The Great Went
On Sunday, August 17, 1997, I was involved in a “once in a lifetime” performance for a classical musician. I performed on the main stage of “The Great Went,” a two-day Phish phestival that took place in Limestone, Maine in front of an audience that some were estimating at over 70,000. I conducted Bangor Symphony Orchestra musicians in the hour-long, narrated version of Stravinsky’s Histoire du Soldat. The work and our group was introduced to the Phish phans by Trey Anastasio, Phish’s leader, who just prior to our performance requested a short history lesson from me on the genesis of the work. He dutifully took notes and introduced it to the crowd as a sage professor yields words of wisdom to the admiring class. How, I hear you ask, did this come about? Trey had sudied music in college and was a great fan of Stravinsky and Debussy. He simply desired to share his enjoyment of this music with his followers and expose them to new kinds of music (for them). It was quite a thrill in spite of the fact that it was wicked cold on stage and the wind was blowing so hard that the music stands had to be duct-taped down to the floor so as not to sail away. And it was a strange sensation, indeed, at the end, after having acknowledged the narrator and the musicians, turning to 70,000 pairs of eyes, raising my arms in acknowledgment of their attention, and receiving a roar of appreciation in return. After the Stravinsky, a string quartet played an arrangement of Clair de Lune while a glider performed aerial stunts to the music, at times crossing right through the full moon of the early evening. It really was beautiful, …seriously.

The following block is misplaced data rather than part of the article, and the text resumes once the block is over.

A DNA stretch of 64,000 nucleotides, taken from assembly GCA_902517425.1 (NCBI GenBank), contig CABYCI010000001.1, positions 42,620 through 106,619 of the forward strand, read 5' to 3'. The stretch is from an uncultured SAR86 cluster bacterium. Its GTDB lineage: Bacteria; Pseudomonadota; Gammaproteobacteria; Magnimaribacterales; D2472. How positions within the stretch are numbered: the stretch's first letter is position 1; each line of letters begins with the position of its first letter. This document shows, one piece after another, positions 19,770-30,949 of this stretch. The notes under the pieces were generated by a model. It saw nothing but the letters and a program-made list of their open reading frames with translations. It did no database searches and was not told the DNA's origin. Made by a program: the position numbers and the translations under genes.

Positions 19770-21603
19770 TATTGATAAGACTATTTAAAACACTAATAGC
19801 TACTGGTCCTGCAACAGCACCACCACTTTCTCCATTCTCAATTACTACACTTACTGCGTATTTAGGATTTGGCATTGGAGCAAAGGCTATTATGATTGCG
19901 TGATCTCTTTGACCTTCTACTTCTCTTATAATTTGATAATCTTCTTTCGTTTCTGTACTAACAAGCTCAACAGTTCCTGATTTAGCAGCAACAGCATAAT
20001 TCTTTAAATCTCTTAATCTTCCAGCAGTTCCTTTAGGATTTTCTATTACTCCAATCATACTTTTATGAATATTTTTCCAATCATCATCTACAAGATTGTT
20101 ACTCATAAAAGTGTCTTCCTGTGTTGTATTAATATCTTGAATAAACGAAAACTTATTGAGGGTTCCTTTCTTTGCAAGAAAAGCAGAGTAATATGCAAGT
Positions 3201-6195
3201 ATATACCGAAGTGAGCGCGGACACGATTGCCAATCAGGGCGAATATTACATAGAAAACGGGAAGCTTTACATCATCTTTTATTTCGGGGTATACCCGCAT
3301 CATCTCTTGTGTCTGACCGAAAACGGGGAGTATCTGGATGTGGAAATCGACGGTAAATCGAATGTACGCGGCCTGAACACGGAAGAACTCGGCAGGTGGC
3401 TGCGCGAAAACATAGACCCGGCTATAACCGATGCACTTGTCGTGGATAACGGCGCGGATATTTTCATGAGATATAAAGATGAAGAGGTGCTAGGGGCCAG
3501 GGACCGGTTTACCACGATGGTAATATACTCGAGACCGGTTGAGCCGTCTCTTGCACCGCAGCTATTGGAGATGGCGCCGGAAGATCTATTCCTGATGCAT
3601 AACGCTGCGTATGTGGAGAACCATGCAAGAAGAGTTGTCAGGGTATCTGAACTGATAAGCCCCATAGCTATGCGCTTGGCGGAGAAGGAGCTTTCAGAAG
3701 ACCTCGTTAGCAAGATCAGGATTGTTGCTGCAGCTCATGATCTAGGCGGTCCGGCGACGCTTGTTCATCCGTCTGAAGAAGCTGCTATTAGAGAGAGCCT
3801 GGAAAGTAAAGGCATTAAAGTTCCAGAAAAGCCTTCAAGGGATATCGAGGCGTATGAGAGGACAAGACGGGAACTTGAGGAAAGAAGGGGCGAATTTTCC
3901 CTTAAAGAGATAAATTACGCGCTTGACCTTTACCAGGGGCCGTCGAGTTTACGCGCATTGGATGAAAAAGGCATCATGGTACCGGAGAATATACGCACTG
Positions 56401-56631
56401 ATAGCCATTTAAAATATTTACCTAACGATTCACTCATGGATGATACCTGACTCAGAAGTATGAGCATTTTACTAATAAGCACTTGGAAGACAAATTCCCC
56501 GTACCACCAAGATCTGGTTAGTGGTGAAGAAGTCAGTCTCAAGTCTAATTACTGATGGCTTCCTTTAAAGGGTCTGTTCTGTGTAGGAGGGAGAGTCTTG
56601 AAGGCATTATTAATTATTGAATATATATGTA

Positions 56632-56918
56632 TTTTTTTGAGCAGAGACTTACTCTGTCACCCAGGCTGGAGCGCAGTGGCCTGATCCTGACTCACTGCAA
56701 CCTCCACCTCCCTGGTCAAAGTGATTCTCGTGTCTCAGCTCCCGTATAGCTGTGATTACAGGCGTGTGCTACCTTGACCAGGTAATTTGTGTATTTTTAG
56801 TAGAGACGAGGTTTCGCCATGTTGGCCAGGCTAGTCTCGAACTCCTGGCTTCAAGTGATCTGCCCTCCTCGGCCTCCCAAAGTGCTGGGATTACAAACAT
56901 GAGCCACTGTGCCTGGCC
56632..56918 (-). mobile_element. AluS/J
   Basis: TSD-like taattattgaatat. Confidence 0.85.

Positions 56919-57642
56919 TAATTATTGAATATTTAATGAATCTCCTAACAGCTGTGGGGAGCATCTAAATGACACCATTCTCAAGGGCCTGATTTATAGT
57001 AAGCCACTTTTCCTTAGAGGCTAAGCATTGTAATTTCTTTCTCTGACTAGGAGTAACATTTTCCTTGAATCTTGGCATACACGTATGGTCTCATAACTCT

The whole event was awesome in the true sense of the word. For two days, the former Loring Air Force Base (now Loring Commerce Center) became the second largest city in Maine. It had a little “village” complete with Post Office, ATM, many (but not enough) Porto-potties, and lots of food and crafts stands. Once the gates were open to the concert and village area several things became immediately noticeable: the omnipresent, pungent aroma of marijuana wafting through the air; the sprint for position at the main stage (even though the concert would still be 3 hours away); and sheer joy on everyone’s faces. Among the ancillary events at the festival was a photographer’s attempt to set some kind of record by photographing 400 nude people at once — he got 1,100 Phish phans to pose. Some of them, delighted with their newfound freedom, decided not to get dressed again after the photo shoot and continued to parade around as nature made them. Once the music began, a strange sort of individual dancing emerged: reminiscent of whirling dervishes.